2

I have used \arraystretch (following this answer) to reduce the height of rows in a tabular environment. This appears to have reduced the space between the top of the text and the top of the row (which is better, for my purpose), but that space is now much less than the space between the bottom of the text and the bottom of the row. I would like to reduce the latter space as well.

How do I get the cells' text vertically centred within the cells? In every cell, the text is only a single line.

I've tried m and b as column types; that had no discernable effect. This answer seemed relevant and suggested \centering\arraybackslash, but that didn't lower the text either.

Defining and using a command to apply raisebox works in horizontal mode in running text, but not in a tabular's cell. This answer recommended surrounding the raisebox and its two arguments between \smash{ and }. I couldn't guess the right syntax to do that, but that might have been the wrong approach anyway, so I return to the main question of how to get the cells' text vertically centred between the \hlines.

MWE:

\documentclass[12pt,a4paper]{article}
\usepackage{array}% for \newcolumntype

% See https://tex.stackexchange.com/a/35517
\renewcommand{\arraystretch}{0.84}

% See https://tex.stackexchange.com/a/406499
\newcolumntype{C}{>{\centering\arraybackslash}m{4.5mm}}

% A way to lower the next token without using the brace characters
\def\bury{\raisebox{-1mm}}

%\newcolumntype{C}{>{\bury}m{4.5mm}}

% See https://tex.stackexchange.com/a/63199
%\newcolumntype{C}{>{\smash\begingroup\bury}m{4.5mm}<{\endgroup}}

\newenvironment{ta}
{\Huge\bf\begin{tabular}{|C|C|}\hline}{\\ \hline\end{tabular}}

\begin{document}

\begin{ta}
6&7\\ \hline
8&9
\end{ta}

\end{document}

3 Answers 3

2

Another option might be to use the newer tabularray package, which has built in options for controlling placement of borders with the hborder option with abovesep, belowsep, abovesep+ and belowsep+ options. See its documentation.

\documentclass[12pt,a4paper]{article}

\usepackage{tabularray}
\NewColumnType{C}{Q[c,m,wd=4.5mm,font={\Huge\bfseries}]}
\newenvironment{ta}%
{\begin{tblr}{%
    colspec={CC},
    hborder{1-Z}={belowspace=4pt,abovespace=0pt},
    hlines,vlines
}}%
{\end{tblr}}

\begin{document}

\begin{ta}
6&7\\
8&9
\end{ta}

\end{document}

tblr with border settings

2

With {NiceTabular} of nicematrix, you can put \arraystretch to 0 and then, use the key cell-space-limits to put space above and below the elements. With the key hvlines, all the rules will be drawn and with the key columns-width=auto, all the columns will have the same width.

\documentclass[12pt,a4paper]{article}
\usepackage{nicematrix}

\begin{document}

\Huge\bfseries
\renewcommand{\arraystretch}{0}
\begin{NiceTabular}[hvlines,cell-space-limits=4pt,columns-width=auto]{ccc}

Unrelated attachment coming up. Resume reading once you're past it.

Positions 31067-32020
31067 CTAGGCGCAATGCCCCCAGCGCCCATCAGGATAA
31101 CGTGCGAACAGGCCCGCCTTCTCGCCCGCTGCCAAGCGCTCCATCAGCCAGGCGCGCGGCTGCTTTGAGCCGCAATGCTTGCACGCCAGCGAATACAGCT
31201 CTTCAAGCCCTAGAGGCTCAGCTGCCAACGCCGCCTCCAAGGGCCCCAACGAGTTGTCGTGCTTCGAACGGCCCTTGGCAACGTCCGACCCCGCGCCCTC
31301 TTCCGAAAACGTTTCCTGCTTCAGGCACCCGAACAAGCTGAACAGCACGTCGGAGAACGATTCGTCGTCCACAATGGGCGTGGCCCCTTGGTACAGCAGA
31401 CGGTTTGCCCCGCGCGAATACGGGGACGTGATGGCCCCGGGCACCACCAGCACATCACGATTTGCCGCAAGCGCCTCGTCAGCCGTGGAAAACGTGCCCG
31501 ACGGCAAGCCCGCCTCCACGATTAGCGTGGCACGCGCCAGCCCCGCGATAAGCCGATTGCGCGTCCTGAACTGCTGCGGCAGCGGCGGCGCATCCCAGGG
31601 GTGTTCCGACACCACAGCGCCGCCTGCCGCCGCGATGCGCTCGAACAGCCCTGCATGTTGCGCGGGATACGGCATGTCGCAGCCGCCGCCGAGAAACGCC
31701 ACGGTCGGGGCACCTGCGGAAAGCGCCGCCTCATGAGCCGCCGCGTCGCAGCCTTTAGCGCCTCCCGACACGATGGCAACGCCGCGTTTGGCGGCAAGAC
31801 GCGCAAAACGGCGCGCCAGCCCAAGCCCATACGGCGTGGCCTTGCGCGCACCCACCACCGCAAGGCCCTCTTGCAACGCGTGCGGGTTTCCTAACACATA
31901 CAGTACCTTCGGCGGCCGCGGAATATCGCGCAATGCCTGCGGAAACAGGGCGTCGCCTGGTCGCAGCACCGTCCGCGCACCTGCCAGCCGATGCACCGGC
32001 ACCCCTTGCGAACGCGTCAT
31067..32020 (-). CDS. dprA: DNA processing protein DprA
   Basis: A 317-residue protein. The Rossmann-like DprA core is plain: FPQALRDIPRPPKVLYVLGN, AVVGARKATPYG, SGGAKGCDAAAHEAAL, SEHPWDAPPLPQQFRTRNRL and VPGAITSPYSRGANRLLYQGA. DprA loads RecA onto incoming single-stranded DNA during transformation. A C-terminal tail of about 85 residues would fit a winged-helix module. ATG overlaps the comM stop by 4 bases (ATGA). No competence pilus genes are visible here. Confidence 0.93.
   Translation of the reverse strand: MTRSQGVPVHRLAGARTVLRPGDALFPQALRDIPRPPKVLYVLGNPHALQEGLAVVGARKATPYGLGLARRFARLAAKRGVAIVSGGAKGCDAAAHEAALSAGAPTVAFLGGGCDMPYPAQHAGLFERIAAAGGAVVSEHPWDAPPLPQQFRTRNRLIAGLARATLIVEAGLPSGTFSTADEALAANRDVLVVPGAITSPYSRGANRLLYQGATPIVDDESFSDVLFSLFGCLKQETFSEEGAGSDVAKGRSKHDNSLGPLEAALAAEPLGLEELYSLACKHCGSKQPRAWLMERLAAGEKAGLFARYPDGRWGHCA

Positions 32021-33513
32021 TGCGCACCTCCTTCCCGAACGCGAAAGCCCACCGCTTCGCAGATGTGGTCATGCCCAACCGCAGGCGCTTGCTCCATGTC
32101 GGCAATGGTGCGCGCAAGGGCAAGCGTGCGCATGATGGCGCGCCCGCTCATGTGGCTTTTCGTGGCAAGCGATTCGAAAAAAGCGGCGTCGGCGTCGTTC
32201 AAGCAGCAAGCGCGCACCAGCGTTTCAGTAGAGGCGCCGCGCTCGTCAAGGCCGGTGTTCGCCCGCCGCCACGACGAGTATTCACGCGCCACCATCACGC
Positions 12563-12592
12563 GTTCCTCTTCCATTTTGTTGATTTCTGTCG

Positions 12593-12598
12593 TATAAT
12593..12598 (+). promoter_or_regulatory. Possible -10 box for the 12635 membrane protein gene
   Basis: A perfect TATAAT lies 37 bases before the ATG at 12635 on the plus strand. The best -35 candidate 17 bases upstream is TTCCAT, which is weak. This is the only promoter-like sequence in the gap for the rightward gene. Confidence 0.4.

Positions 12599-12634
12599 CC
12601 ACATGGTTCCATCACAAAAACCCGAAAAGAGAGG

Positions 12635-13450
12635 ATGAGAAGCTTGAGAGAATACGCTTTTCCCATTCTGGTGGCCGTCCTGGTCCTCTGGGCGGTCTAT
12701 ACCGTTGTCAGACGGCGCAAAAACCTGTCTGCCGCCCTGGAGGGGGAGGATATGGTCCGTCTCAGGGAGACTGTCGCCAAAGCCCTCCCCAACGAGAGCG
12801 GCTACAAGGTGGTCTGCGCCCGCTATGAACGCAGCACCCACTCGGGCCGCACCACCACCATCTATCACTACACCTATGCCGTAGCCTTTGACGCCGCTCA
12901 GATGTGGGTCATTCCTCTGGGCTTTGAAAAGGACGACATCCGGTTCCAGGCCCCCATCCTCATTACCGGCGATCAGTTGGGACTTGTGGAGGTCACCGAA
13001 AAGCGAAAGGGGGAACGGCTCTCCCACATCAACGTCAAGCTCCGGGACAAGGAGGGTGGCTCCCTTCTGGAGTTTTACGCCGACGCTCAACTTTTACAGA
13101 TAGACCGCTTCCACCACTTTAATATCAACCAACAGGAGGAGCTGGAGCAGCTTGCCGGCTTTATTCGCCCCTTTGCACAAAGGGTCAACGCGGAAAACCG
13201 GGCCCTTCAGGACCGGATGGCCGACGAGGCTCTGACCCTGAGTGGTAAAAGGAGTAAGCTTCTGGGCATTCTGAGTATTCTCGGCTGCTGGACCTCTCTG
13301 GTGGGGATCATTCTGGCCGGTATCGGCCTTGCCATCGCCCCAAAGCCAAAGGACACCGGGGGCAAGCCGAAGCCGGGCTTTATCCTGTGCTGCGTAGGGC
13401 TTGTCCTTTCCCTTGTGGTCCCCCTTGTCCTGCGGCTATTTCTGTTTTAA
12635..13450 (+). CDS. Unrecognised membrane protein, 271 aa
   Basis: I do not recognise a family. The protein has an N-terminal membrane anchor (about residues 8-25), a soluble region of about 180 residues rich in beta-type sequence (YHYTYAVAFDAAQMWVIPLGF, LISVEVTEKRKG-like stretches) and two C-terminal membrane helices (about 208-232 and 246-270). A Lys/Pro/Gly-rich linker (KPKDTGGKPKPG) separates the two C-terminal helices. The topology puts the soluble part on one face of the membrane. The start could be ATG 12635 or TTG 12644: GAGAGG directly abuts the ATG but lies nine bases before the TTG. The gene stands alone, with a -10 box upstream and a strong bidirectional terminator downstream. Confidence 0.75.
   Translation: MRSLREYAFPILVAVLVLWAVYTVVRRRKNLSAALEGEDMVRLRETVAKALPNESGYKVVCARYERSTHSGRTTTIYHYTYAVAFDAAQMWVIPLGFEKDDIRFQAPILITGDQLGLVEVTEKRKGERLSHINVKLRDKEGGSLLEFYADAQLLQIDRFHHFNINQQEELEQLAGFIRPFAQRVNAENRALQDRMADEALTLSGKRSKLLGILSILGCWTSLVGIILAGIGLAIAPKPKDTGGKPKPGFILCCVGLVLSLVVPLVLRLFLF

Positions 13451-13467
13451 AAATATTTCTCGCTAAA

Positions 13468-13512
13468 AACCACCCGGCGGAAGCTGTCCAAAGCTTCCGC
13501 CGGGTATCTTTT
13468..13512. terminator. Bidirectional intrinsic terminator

6&7&\\
8&9&
\end{NiceTabular}

\end{document}

Output of the above code

1

There is no real meaning of “vertically centered” in a cell, because characters have height and depth.

If your purpose is to typeset tables where the entries have no depth, such as digits, you can set \arraystretch to zero and add a suitable strut, as high as digits plus a padding, and as deep as the padding. Here I use 4pt.

\documentclass[12pt,a4paper]{article}
\usepackage{array}% for \newcolumntype

\newcommand{\mystrut}[1]{%
  \vrule
  width 0pt
  height \dimexpr\fontcharht\font`0+#1\relax
  depth #1\relax
}
\newcolumntype{C}{>{\mystrut{4pt}}c}
\newenvironment{ta}
 {\renewcommand{\arraystretch}{0}
  \Huge\bfseries
  \begin{tabular}{|C|C|}\hline}{\\ \hline\end{tabular}}

\begin{document}

\begin{ta}
6&7\\ \hline
8&9
\end{ta}

\end{document}

enter image description here

Please, be aware that \bf and the other two-letter font commands have been deprecated for more than 25 years.

If you want also characters that extend below the baseline:

\documentclass[12pt,a4paper]{article}
\usepackage{array}% for \newcolumntype

\newcommand{\mystrut}[1]{%
  \vrule
  width 0pt
  height \dimexpr\fontcharht\font`0+#1\relax
  depth \dimexpr\fontchardp\font`y+#1\relax
}
\newcolumntype{C}{>{\mystrut{4pt}}c}
\newenvironment{ta}
 {\renewcommand{\arraystretch}{0}
  \Huge\bfseries
  \begin{tabular}{|C|C|}\hline}{\\ \hline\end{tabular}}

\begin{document}

\begin{ta}
a&b\\ \hline
d&y
\end{ta}

\end{document}

enter image description here

A modification of the code at the top for ensuring equal width.

\documentclass[12pt,a4paper]{article}
\usepackage{array}% for \newcolumntype

\newcommand{\mystrut}[1]{%
  \vrule
  width 0pt
  height \dimexpr\fontcharht\font`0+\tabcolsep\relax
  depth #1\relax
}
\newcolumntype{C}{>{\mystrut{\tabcolsep}}w{c}{\fontcharwd\font`0}}
\newenvironment{ta}
 {\renewcommand{\arraystretch}{0}
  \Huge\bfseries
  \begin{tabular}{|C|C|}\hline}{\\ \hline\end{tabular}}

\begin{document}

\begin{ta}
6&7\\ \hline
8&9
\end{ta}

\bigskip

\begin{ta}
6& \\ \hline
8& 
\end{ta}

\end{document}

enter image description here

The key is the column type w{c}{<dimen>}. Adapt to your needs.

2
  • This has solved the vertical spacing problem. However, column type c, unlike m and p, doesn't take a width param, and I was rather relying on that to force columns to have equal width (including, in particular, when every cell in one column is blank).
    – Rosie F
    Sep 17, 2022 at 17:57
  • @RosieF Added using w{c}{<dimen>}
    – egreg
    Sep 17, 2022 at 19:44

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